Angkor Vat means, in Khmer: “the capital that became a Buddhist monastery”. The temples of Angkor are a blend between Hinduism and Buddhism. The faces carved out everywhere? I am not sure whether they represent Brahma or Buddha. Or one then the other. A good example of Asian capacity of “Fusion”.
The jungle reclaims the ruins everywhere.
The divine dancers, the Apsaras, dance eternally. On the walls. Part of Hinduism, the Apsaras are mentioned since the Rig-Veda. Now I understand those dancers in Angkor are really “Devata”. Who cares? I like Apsaras better.
You can find your divine dancers on rice paper anywhere, in Siem Reap, or down the stairs of the temples.
I know of no other place like Angkor. Maybe Borobudur (which I haven’t gone too. Yet). Angkor seems to me a combination of Versailles, the Louvre, the castles of the Loire, Notre-Dame-de-Paris and Chartres all in the same place. Add in Mont-Saint-Michel while we’re at it. In three or four days, I don’t think we covered more than half the site. I do intend to go back for a much longer period. Spend a whole day sitting on the elephant terrace, or a whole day in Le Bayon. To look at each of the Buddhas (Brahmas?) inside the temple. Close to 200? Walk a bit. Sit. Watch. Listen.
“In the jungle, the mighty jungle, the lion sleeps tonight.” The lion is a “Myth-stery”. Originally confined to Africa, the middle-east and India, it has become a universal symbol. In Europe, or South-East Asia. Many of the lions in Angkor have been nearly destroyed by time and the weather. Some are being restored. See the leg on the left?
The museum at Siem Reap holds fantastic pieces. There is a room of the thousand buddhas. (No pix allowed). Use your eyes to keep the memory.
Prasat Kravan is different from Angkor Vat, Angkor Tom or Bayon, where huge stones are used to create immense sculptures and buildings. This small site is made of bricks. A different rendering.
Buddha again. Om mani…
As you walk along the paths of Angkor, you start wondering whether the trees are not the true “heroes” of the story.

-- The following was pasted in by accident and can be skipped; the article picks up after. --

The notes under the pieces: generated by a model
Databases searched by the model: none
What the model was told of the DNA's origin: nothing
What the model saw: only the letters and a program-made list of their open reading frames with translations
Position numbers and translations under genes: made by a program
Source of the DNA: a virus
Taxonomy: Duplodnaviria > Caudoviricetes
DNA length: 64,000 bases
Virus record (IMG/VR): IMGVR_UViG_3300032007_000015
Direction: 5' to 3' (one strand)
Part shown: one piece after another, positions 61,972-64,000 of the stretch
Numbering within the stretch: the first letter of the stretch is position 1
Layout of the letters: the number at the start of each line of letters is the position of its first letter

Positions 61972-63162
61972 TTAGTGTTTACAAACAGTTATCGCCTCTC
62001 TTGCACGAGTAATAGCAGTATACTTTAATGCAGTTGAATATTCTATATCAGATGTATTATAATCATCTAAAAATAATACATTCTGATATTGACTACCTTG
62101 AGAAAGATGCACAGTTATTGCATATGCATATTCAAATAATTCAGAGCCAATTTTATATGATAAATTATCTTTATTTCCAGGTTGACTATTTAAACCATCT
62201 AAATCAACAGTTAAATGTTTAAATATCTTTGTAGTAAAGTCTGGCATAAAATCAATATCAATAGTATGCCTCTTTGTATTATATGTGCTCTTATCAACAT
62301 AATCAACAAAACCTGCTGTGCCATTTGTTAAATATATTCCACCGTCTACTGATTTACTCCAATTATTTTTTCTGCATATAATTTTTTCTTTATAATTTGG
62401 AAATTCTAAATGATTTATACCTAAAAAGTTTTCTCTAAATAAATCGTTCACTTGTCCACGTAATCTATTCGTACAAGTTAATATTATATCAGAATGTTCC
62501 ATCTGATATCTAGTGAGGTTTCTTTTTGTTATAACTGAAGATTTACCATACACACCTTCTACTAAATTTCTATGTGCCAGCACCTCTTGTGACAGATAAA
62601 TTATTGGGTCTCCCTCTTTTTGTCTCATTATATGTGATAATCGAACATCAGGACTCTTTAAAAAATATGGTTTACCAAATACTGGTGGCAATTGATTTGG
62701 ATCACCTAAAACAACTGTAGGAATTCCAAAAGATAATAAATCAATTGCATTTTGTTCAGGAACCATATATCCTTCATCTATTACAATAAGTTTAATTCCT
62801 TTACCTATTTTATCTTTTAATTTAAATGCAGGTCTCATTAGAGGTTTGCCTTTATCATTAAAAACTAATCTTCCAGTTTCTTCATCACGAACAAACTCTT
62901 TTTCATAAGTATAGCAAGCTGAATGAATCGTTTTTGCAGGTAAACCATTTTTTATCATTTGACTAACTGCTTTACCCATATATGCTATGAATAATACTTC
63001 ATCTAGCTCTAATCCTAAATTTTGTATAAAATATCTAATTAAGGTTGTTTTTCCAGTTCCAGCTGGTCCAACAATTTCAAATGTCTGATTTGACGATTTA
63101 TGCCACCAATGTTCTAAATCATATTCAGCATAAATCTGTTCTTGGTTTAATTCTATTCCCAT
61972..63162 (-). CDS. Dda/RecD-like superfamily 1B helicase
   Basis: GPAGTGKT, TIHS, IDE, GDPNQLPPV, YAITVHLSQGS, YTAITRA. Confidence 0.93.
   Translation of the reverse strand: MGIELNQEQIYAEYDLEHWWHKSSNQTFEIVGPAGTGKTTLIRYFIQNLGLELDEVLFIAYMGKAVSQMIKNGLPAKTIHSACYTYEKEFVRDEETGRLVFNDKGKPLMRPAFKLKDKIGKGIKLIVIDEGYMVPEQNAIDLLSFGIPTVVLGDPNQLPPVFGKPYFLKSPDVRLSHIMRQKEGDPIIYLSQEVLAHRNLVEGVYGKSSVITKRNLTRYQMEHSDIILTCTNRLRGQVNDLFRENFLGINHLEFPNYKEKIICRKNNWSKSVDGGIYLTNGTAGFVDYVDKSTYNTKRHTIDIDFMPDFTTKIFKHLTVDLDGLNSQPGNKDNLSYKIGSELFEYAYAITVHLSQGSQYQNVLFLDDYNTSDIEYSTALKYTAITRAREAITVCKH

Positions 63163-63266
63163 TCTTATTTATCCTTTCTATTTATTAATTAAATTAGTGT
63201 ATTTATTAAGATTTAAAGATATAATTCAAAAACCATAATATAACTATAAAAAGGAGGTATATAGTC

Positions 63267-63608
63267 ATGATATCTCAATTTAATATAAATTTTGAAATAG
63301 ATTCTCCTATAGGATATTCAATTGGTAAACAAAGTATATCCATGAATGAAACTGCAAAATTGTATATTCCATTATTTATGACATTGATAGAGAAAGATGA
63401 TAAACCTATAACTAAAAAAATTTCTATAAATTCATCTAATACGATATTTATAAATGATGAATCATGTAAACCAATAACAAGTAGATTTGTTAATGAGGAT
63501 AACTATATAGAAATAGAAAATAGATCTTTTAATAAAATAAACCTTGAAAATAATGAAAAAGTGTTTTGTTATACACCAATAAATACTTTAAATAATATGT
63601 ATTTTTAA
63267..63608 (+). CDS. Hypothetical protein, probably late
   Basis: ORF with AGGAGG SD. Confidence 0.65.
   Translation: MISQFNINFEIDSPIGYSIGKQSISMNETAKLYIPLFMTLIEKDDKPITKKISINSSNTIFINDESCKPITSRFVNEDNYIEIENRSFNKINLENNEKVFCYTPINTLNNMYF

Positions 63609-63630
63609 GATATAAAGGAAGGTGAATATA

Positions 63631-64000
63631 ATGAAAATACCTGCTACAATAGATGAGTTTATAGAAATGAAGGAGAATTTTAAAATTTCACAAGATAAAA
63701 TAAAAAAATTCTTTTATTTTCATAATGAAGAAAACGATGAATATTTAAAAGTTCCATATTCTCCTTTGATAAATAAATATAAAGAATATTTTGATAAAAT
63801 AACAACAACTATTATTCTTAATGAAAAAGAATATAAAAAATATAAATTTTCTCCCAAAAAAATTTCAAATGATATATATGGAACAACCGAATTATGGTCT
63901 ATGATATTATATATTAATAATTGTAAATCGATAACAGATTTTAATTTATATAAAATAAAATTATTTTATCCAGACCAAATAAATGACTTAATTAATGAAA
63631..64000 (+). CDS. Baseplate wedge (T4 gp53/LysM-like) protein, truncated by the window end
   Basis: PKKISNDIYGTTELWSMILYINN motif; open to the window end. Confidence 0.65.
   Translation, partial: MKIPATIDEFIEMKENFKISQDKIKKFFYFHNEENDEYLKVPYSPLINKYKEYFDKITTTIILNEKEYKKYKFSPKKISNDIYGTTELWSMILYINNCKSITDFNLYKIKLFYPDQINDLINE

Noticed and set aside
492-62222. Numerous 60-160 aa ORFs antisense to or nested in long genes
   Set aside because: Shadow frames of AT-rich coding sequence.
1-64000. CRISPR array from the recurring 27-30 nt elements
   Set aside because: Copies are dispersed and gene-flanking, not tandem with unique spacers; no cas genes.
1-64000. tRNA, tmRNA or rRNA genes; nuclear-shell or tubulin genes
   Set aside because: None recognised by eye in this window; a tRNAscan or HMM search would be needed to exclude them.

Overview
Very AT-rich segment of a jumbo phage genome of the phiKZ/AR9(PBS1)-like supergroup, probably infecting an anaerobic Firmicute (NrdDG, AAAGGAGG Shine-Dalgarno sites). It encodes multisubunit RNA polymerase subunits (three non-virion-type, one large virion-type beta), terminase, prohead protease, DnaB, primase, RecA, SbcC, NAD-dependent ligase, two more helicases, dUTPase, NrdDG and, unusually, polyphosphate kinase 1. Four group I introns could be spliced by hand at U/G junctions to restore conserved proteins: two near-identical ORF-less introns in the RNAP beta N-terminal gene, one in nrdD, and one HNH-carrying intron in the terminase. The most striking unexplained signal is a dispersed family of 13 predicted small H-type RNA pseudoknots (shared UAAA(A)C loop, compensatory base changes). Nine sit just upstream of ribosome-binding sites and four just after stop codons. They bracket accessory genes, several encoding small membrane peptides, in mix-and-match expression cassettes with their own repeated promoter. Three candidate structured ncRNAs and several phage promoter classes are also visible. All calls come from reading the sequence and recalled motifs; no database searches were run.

Prasat Kravan again. Very well restored.
Heroes… Hmm. Maybe we urgently need new heroes? Are the lions heroes? Or the Nagas?
Skip a few thousand klicks. Many hours in plane. This is Xochicalco. (For Janet). Xochicalco (the house of flowers in Nahuatl) was built around 650AD, then sacked and abandoned around the 9th century, about the time Angkor was being built.
Apsaras (or Devatas if you so please). A study in B&W, Angkor, 2018.
Study in colours. Altar to my Lord Buddha, Angkor Thom.
The lion came back! National museum, Siem Reap. (Pronounce “raip”)
Lions howling at the moon. Wot? Lions don’t do that? It’s them wolves? So?
I fell at the end of the stairs of that particular temple. Tore my ankle a bit. Scratched a bit of skin. Fortunately, it was the one before last temple that day. I hopped my way along the rest of the ruins.
Same temple. Pre Rup, I think. Veeery steep stairs.
A day in Angkor. Whenever you go, do that. Sit somewhere. Anywhere. And take the place in. Traveller # not available. I think she “hopped” directly from Woodstock in 1969. I need to check the manifest.
Ta Prohm. This place is well known, by the tree growing directly on top of the gallery. The locals call it: “Tomb raider”. Part of the Lara Croft/Angelina Jolie was shot there. Unfortunately so many people come to see and “pix” along, barriers have been put all around. Hard to get a decent shot. I wonder if you can stay the night? Hang a hammock to a pair of trees? There might be mosquitoes.
The last temple of the trip: Ta Som. Beautiful trees taking over the ruins. Or maybe, Buddha called them?
Glorious light on one of the gates to Bayon. Like I said: stay a day at a time in each temple. Just one temple. See how the light changes.
Thank you ever so much for flying Equinoxio Airways, the “last” airline still operating through time and space. Last news, we just got a 7.5 earthquake in Mexico this morning. Quite impressive. Seems there are only minor damages. Hopefully. Peace be with you. 🙏🏻